“Dogs and cats are creatures of habit, and having strangers in the house taking their furniture can be confusing and disorienting,” says Muscular Moving Men Co-Founder Justin Hodge in this recent article on “Plan on having relatives, friends, or even a pet hotel take care of your furry friends for the day. It keeps traffic to a minimum inside the house, and everyone will get through the process smoother.”

Ask your vet about anti-anxiety measures

If your pet is prone to stress, consider talking to your vet about anti-anxiety measures like medication or calming gear like the Thundershirt.

Re-establish your pet’s routine quickly – and stick to it

Much like toddlers, a routine is essential for pets. Whether creating a routine was intentional on your part or not, your pet is accustomed to a particular order of things day in and day out. Some change to this order is unavoidable in a new environment. But doing your best to re-establish your pet’s routine, and sticking to it religiously, can go a long way towards making them feel safe and secure again.

Keeping a consistent schedule is more important than ever after a move. After all, schedules are how your pet makes sense of their day. Even if you didn’t have a definite schedule before your move, establishing one now will help your pet learn what to expect from their day.

Establish set times for things like:

  • Feeding times
  • Walks
  • Playtime
  • Grooming
  • and our favorite, snuggle time

Keep human stress levels low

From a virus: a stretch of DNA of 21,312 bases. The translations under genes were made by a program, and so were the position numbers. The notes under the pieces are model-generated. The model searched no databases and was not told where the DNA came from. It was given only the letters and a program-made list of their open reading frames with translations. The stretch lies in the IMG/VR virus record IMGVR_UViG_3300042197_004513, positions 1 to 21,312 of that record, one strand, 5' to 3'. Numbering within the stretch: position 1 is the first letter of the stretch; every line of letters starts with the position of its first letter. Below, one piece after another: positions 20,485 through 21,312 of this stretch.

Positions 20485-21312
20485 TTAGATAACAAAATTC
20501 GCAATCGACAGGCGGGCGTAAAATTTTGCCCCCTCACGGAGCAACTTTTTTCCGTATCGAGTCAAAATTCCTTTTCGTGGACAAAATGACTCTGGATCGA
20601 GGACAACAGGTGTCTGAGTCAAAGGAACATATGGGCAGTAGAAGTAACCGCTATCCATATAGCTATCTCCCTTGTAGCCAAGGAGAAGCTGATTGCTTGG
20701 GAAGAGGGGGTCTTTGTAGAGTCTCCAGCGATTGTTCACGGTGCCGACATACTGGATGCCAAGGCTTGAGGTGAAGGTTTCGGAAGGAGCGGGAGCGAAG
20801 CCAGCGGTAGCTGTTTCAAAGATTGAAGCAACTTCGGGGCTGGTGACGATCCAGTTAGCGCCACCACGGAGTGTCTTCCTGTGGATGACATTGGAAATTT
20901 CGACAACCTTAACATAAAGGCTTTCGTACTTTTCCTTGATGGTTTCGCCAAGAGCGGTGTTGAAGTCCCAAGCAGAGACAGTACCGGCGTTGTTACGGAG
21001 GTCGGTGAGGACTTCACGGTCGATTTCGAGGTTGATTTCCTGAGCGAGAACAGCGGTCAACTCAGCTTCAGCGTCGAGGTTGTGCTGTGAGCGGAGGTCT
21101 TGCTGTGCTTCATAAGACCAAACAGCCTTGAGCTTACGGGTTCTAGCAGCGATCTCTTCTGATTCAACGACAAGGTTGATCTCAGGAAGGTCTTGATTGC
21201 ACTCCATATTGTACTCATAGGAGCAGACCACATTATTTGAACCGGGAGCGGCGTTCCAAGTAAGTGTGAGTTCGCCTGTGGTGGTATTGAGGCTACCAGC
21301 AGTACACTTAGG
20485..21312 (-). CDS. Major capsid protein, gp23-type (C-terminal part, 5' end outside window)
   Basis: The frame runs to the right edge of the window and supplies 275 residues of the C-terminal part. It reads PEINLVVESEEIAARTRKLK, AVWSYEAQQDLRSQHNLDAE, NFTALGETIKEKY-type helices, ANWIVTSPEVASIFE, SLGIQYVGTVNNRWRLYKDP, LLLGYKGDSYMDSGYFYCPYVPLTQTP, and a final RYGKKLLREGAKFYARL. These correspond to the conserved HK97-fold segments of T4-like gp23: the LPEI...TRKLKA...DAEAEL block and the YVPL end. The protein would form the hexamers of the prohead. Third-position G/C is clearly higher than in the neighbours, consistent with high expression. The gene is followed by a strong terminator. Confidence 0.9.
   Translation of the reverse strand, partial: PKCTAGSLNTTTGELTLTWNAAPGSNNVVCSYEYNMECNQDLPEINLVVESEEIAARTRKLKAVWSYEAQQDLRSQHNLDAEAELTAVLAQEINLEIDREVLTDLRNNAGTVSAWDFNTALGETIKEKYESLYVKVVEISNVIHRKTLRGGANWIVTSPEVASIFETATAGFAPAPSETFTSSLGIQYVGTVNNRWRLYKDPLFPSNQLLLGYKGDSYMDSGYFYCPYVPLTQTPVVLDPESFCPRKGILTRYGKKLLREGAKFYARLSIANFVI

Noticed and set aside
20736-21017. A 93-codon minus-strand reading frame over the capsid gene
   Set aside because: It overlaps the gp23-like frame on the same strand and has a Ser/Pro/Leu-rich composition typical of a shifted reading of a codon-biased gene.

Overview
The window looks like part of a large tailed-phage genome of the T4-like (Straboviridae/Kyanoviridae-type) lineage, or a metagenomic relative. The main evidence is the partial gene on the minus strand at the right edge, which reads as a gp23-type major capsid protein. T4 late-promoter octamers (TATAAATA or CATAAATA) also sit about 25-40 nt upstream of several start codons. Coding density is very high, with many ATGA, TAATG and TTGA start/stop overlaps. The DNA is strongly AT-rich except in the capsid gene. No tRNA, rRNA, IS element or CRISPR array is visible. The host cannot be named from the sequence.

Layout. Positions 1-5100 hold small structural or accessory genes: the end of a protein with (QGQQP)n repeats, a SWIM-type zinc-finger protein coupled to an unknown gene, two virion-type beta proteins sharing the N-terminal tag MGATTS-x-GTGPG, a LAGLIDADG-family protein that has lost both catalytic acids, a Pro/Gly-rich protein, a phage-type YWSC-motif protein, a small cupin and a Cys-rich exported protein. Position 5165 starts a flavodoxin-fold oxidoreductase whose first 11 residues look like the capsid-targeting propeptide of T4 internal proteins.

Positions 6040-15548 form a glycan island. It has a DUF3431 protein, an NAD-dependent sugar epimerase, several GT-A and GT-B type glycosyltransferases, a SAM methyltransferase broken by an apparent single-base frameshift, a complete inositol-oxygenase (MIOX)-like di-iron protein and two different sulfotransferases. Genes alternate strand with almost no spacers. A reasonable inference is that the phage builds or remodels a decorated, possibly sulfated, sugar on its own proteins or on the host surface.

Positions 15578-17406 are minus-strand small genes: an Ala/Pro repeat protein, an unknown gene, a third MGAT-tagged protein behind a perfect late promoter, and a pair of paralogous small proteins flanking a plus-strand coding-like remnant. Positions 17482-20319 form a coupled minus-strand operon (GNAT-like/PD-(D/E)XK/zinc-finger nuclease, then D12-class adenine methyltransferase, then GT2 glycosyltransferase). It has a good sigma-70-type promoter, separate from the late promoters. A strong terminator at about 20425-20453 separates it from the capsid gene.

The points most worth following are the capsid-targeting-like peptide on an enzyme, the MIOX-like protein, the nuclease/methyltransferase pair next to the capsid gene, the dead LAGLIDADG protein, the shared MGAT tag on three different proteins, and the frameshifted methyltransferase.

You’ve probably heard that animals can smell fear. Well, the same is true for anxiety.

In particular, dogs can detect changes in human body chemistry, and one thing that can trigger those changes is stress. Unfortunately for your pet, studies have shown that dogs will mirror human emotions, so if you’re feeling stressed, your pet will feel the effects as well.

Fortunately, you and your pet can help rid each other of all that extra stress since the very things that will help your dog cope with stress will also help you.

Here are a few things you can do to help you both manage anxiety while settling into a new home:

Minimize clutter

Keeping the clutter down can be challenging, especially right after moving in when you find yourself buried in boxes. But creating a clutter-free zone – even in just one small room – where you and your pet can escape and decompress can make all the difference.

Take downtime together

Are you feeling overwhelmed? Your pet probably is, too. Retreat to your clutter-free zone together, or take a break in the backyard. Making sure you get enough downtime is key to a low-stress move for you and your pets.

Treat yourself (and your pet)

It’s normal to feel uprooted after a move. Take some time to treat yourself and your pet to something special. Grab your favorite beverage and take a trip to the local dog park to spend some time outdoors. Buy a new, interactive toy for your cat and spend some time engaging with them and encouraging them to explore.

When in doubt, love and attention go a long way

Moving with your dog or cat can be stressful for you both. But by planning ahead, following a few tips for managing pets on moving day, establishing a routine, and healthily managing your own stress, you and your pets can settle into your new home in no time.

If all else fails, extra love and attention from your pet’s favorite human can go a long way toward easing the transition for both of you.